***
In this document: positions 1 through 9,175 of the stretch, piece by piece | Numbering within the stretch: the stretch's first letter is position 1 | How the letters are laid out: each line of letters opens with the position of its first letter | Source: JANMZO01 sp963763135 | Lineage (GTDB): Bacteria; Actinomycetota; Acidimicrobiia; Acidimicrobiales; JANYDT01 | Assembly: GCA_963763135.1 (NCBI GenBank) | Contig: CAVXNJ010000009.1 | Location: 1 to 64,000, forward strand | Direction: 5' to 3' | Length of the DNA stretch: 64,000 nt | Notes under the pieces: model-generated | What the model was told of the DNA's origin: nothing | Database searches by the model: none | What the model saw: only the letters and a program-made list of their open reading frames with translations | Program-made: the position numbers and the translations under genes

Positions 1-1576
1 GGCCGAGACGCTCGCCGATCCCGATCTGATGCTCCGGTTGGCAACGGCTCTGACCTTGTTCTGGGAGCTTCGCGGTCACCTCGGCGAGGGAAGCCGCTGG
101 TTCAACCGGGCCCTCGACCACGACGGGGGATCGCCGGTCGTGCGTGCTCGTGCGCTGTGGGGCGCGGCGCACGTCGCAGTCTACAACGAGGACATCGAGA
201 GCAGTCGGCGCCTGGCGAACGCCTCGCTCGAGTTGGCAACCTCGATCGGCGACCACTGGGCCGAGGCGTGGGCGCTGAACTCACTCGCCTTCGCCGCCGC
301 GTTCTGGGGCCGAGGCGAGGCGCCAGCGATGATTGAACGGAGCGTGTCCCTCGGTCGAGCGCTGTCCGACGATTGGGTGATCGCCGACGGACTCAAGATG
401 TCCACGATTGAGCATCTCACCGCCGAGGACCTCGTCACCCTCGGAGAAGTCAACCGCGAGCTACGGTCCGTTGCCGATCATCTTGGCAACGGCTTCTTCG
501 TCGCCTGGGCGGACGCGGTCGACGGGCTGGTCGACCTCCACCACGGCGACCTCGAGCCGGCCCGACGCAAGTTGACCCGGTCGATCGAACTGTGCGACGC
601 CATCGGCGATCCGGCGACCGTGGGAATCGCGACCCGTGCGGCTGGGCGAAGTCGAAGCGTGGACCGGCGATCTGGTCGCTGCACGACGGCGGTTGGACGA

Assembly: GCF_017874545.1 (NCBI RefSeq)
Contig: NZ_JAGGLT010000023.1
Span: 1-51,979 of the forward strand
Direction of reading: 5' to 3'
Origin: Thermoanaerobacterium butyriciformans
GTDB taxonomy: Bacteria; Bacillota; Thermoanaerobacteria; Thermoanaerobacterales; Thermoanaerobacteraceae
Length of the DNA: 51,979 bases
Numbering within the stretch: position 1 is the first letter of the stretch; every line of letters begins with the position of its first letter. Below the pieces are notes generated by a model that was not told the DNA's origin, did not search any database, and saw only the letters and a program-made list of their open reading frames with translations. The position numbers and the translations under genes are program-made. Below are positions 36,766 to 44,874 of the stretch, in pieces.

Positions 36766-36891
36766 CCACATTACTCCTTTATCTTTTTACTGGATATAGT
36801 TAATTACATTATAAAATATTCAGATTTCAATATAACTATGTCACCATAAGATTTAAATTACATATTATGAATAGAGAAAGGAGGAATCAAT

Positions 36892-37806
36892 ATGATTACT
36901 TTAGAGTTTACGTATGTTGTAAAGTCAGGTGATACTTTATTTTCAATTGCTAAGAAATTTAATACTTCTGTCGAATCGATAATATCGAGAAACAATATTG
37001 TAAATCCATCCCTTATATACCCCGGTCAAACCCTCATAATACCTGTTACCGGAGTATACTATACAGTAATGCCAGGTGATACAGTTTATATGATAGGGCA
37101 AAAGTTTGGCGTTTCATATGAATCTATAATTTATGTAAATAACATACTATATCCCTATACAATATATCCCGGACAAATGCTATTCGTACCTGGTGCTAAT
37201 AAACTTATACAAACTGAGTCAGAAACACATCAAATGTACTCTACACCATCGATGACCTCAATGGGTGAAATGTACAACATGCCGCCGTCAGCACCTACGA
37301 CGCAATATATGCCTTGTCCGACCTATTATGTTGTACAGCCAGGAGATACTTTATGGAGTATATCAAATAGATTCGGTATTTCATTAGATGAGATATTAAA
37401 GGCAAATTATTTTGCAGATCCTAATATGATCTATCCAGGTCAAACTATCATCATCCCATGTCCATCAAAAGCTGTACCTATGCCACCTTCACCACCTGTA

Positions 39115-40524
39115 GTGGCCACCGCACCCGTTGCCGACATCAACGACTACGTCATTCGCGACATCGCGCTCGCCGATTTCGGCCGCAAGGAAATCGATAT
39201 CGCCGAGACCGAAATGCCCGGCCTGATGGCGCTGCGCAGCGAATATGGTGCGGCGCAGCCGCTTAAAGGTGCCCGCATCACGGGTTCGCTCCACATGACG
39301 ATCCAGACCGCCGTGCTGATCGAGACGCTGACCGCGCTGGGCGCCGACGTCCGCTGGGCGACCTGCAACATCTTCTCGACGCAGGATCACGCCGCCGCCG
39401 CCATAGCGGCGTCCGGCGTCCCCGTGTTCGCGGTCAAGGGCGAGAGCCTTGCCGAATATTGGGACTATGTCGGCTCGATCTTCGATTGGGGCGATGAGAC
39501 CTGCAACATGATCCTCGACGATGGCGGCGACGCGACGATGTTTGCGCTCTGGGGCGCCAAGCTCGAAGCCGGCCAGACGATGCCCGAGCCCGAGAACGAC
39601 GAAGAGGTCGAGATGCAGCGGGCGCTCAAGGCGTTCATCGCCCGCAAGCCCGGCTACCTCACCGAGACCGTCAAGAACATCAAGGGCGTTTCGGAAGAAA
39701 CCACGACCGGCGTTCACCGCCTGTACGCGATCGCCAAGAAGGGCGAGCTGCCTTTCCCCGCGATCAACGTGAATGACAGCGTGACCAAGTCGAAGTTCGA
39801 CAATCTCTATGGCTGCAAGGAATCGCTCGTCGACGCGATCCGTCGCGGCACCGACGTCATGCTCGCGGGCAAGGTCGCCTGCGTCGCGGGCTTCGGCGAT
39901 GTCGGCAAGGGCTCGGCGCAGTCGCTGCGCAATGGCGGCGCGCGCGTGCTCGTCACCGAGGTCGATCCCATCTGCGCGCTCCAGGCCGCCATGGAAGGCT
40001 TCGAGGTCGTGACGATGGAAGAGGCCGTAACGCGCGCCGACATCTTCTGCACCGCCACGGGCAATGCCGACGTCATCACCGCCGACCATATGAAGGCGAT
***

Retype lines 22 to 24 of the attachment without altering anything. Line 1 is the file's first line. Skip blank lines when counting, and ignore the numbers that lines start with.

36892 ATGATTACT
36901 TTAGAGTTTACGTATGTTGTAAAGTCAGGTGATACTTTATTTTCAATTGCTAAGAAATTTAATACTTCTGTCGAATCGATAATATCGAGAAACAATATTG
37001 TAAATCCATCCCTTATATACCCCGGTCAAACCCTCATAATACCTGTTACCGGAGTATACTATACAGTAATGCCAGGTGATACAGTTTATATGATAGGGCA